The Range-S-S lock held by both the SPIDs suggest that the application is using serialized isolation mode as this locking mode is used when SELECT is used within serialized isolation mode. serialized isolation is the highest possible isolation mode, and eliminates phantom reads and guarantees repeatable reads. A repeatable read guarantee requires the RangeS-S lock to be held for the scope of the transaction.

You can try changing the isolation mode if serialized isolation mode is not really what the application requires. If you prefer to use System.Transaction instead of the ADO.NET transaction, remember that the former uses serialized isolation mode as default. Another idea is to think of the possibility of moving the Select statement outside the transaction. This will eliminate the need for the RangeS-S lock and, of course, the deadlock.

Conclusion

SQL Server is designed to handle deadlocks, and it has a dedicated agent which wakes up now and then to look for deadlocks and resolve them. Your code should be written to handle possible deadlocks and resubmit the same transaction if required. Apart from handling deadlocks in code, simple code rearrangement and consistent database access across applications can avoid many deadlocks. Even though you can't avoid deadlocks altogether, they can be kept to a minimum by following some of the best practices. Remember that deadlocks are scalability killers of your application.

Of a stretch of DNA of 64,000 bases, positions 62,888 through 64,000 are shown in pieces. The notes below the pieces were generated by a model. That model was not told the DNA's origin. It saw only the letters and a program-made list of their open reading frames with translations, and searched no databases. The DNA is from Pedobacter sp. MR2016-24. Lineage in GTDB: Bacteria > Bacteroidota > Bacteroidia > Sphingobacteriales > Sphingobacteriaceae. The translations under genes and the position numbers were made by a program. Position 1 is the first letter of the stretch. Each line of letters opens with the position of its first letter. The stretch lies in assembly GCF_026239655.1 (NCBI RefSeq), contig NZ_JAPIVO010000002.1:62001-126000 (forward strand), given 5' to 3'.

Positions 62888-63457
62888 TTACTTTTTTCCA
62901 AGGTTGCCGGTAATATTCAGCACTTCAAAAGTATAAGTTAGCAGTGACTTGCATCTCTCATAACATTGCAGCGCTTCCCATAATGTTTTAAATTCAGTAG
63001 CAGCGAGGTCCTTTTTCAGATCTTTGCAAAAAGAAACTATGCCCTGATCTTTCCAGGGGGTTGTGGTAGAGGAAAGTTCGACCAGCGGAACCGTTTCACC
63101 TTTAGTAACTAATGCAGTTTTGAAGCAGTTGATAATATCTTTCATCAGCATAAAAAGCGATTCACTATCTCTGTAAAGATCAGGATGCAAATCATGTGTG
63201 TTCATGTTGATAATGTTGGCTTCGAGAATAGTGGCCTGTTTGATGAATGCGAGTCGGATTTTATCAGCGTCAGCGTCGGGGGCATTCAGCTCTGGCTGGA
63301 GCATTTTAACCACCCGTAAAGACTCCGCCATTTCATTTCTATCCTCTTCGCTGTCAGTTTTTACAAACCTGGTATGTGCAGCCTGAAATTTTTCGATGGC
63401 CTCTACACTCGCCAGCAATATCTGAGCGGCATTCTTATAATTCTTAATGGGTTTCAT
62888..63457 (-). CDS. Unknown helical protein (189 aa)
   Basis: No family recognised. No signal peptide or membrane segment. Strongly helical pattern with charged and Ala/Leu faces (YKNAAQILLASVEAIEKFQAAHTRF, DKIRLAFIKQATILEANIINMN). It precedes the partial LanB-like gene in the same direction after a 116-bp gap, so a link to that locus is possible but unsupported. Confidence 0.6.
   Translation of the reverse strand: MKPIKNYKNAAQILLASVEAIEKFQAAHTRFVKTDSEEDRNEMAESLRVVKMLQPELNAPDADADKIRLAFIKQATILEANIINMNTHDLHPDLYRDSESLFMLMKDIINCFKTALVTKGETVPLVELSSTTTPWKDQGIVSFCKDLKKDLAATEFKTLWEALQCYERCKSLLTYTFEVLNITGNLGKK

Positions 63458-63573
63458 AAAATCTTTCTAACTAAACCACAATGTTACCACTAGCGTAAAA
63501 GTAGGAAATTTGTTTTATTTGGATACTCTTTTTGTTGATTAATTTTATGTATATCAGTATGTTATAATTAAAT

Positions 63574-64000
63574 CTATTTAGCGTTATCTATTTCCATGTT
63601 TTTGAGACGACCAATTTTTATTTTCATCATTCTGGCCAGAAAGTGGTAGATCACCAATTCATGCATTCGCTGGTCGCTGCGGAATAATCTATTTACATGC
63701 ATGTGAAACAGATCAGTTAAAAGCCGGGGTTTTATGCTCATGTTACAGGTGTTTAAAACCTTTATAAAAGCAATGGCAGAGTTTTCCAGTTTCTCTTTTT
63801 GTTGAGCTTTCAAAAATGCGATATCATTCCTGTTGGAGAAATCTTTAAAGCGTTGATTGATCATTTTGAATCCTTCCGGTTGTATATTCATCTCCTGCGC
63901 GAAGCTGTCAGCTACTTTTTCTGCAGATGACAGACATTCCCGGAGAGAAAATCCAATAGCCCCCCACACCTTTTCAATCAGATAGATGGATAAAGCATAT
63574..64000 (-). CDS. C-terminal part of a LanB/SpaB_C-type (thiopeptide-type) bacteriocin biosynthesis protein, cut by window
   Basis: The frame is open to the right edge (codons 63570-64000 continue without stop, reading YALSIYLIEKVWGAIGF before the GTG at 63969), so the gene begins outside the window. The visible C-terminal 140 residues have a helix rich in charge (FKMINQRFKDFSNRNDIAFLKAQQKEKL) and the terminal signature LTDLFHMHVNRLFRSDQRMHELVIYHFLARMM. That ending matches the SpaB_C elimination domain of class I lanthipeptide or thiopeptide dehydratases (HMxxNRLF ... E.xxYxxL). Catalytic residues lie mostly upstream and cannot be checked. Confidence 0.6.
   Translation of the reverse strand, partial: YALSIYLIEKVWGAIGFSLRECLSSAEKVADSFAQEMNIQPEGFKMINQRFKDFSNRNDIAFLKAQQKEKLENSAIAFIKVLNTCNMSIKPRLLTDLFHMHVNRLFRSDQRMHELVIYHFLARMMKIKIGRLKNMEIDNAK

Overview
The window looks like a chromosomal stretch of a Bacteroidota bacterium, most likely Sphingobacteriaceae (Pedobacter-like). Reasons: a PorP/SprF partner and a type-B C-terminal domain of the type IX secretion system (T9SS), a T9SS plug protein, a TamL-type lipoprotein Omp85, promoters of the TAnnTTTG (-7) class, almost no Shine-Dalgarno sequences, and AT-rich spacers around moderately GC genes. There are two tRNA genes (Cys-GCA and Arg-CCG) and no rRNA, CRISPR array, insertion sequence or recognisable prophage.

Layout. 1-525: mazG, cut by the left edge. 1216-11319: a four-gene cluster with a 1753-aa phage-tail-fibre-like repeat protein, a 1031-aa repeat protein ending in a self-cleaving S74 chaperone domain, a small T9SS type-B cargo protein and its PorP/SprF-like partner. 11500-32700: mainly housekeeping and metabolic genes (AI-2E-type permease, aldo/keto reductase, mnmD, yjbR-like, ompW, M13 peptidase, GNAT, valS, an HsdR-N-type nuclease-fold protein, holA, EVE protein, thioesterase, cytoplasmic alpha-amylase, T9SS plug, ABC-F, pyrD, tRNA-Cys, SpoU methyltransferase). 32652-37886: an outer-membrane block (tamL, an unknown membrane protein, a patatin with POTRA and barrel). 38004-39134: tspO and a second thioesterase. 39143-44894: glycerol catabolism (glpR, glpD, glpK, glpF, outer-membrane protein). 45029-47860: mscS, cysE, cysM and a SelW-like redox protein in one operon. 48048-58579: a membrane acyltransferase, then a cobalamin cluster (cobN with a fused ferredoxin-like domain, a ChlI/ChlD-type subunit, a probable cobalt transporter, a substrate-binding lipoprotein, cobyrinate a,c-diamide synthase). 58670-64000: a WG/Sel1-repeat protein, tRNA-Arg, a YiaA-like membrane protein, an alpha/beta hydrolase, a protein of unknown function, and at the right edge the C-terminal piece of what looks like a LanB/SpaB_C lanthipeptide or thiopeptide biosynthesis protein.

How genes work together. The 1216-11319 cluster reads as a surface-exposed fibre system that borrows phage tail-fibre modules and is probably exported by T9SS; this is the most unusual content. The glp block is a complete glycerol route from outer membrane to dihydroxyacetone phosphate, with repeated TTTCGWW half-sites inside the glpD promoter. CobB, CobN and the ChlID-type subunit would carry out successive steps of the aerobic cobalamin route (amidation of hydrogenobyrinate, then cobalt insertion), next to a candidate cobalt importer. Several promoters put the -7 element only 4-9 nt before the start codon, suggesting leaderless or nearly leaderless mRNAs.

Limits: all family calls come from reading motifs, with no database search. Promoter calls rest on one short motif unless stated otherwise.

License

This article, along with any associated source code and files, is licensed under The Code Project Open License (CPOL)

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About the Author

Tijoy Tom
Software Developer (Senior)
United States United States
I have been programming for about 4 years and my sting with computers started back in 1999.

I know it’s not such a long time compared to other stalwarts here in code project.

Apart from being a techno freak I follow soccer religiously and seldom miss any of the EPL
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Currently am working as part of the Performance Engineering team at Infosys. As part of this
team we actively involve in architecture, application architecture assessment and we look
in to post production issues like memory leaks, deadlocks, scalability issues etc...

Comments and Discussions

 
GeneralDeadlock analysis Pinmemberrkb22-Oct-07 9:49 
GeneralRe: Deadlock analysis PinmemberTijoy Tom23-Oct-07 20:09